From what I have observed so far, those living here who are afflicted with the condition are only in Stage I. For these individuals, management is straightforward provided that access to the herbal protocols continues unimpeded. Without taking the herbs, slipping into a dream state and staying there becomes an increasingly commonplace event. Many times there is no awareness of the transition from waking life to dream state. Return becomes more difficult. Stage I cases are marked by briefer periods in dream state than cases in the later stages, when return time lags even more and searchers must be sent out.

When I first arrived at this particular community I identified those individuals who required the protocols in order to stabilize. I launched a small-scale public health campaign of sorts, disseminating information at the weekly community meetings held in the square. The people had been aware that something was not right, but for the most part they had not discussed it with their families and friends. Once I put a name (albeit a vague one) to the phenomenon and explained what I knew of it, uptake and adherence to the herbal protocols occurred rapidly and I took my treatment outreach to scale immediately.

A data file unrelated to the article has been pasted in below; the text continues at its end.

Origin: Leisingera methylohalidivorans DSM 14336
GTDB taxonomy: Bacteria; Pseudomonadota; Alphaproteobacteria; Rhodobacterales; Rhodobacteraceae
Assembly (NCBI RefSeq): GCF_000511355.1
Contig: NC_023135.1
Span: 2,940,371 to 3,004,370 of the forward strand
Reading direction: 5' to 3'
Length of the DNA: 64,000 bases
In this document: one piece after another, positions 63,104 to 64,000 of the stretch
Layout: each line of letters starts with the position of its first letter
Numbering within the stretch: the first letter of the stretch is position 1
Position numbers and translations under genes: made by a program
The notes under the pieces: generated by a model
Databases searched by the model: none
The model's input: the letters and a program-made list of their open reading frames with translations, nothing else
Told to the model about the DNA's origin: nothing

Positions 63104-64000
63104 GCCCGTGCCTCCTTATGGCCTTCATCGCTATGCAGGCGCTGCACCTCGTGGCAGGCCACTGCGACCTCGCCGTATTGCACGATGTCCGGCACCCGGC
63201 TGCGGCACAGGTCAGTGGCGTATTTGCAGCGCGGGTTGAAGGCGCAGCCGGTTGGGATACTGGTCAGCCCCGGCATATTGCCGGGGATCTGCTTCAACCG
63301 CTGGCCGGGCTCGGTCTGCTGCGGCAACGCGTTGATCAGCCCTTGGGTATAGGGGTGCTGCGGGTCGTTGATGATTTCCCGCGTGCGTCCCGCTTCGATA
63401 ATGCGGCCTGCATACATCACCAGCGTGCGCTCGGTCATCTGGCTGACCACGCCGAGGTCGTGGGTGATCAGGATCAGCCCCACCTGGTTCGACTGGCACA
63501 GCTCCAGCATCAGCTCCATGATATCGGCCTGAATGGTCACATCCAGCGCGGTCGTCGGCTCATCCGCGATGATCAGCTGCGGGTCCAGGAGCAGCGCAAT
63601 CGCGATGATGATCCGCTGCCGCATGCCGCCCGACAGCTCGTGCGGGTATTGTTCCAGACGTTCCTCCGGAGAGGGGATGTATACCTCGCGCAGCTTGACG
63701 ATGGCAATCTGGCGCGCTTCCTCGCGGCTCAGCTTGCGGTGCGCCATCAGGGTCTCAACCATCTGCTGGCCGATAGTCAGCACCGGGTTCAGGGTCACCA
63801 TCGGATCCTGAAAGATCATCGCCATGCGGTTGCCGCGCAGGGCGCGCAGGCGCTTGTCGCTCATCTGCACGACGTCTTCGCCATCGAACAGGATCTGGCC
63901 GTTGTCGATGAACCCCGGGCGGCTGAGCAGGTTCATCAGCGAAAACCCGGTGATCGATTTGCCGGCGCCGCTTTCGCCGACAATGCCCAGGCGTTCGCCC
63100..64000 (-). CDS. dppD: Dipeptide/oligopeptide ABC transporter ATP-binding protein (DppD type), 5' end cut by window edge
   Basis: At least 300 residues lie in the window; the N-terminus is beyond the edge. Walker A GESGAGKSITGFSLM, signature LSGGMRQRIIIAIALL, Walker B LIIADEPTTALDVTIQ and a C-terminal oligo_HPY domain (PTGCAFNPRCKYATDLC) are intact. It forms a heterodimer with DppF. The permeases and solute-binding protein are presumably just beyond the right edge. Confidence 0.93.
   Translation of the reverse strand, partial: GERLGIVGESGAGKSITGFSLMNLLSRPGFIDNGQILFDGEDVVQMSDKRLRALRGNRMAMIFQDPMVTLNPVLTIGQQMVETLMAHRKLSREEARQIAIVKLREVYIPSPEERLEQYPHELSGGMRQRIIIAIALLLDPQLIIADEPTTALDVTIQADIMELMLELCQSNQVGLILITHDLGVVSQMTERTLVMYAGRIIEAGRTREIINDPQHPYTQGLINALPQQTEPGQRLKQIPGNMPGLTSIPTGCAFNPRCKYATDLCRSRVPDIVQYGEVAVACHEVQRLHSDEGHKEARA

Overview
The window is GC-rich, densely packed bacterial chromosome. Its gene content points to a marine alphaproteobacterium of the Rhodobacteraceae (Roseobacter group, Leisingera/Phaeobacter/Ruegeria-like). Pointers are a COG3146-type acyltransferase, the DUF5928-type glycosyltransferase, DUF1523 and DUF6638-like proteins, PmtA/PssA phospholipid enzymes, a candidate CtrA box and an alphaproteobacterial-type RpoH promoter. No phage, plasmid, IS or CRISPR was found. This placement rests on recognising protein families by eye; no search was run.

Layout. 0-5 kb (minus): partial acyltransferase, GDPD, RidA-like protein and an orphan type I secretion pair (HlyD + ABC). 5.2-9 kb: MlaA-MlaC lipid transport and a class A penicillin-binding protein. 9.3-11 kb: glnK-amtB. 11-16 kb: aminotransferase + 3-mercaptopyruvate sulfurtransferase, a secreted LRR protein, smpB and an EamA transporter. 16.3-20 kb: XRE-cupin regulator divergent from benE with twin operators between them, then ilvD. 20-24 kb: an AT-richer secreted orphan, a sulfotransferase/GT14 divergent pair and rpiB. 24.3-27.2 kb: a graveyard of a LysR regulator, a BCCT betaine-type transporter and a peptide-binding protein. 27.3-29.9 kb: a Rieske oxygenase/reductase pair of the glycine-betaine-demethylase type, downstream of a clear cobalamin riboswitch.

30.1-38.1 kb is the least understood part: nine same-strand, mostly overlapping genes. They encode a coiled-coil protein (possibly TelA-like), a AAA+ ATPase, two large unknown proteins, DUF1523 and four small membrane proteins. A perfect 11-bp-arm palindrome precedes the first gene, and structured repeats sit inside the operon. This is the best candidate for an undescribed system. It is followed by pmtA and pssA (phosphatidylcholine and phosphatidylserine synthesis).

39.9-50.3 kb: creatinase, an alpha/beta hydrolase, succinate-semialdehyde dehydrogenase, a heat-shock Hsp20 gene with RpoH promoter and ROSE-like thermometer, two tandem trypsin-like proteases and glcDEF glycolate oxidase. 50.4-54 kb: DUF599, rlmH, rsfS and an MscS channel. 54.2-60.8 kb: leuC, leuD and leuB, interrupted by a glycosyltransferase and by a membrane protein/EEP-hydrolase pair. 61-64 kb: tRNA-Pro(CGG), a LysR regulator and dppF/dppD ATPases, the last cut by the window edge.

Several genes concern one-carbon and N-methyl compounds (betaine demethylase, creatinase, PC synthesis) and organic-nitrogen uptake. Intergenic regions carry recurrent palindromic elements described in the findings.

The people here trust me and I am determined not to fail them.

[personal note 1.0]

baseline data collection [personal note 1.0]

The people assembled in the square, not knowing why, only feeling a vague compulsion to be there. Some among them know more than others, but collectively they know nothing.

It is an overcast day; the sun has not shone in weeks. In the distance, a thick band of mist obscures the ring of bare mountains surrounding the city.

A few minutes ago I stood among the crowds still filling the square, holding the instrument I finished constructing only this morning. With the compact machine tucked beneath my tunic, I moved slowly through the crowd, taking covert readings at specific intervals that I had painstakingly determined the night before.

My goal is straightforward enough: to establish what percentage of the populace exhibits signs of the burgeoning phenomenon known as ‘the condition.’ The instrument is not sophisticated enough to provide stage-level data, but a statistically valid estimate of how pervasive the condition is will still prove invaluable, not only to my own private research, but also in establishing a baseline for the benefit of Ministry of Public Health officials, to whom I intend to present the data.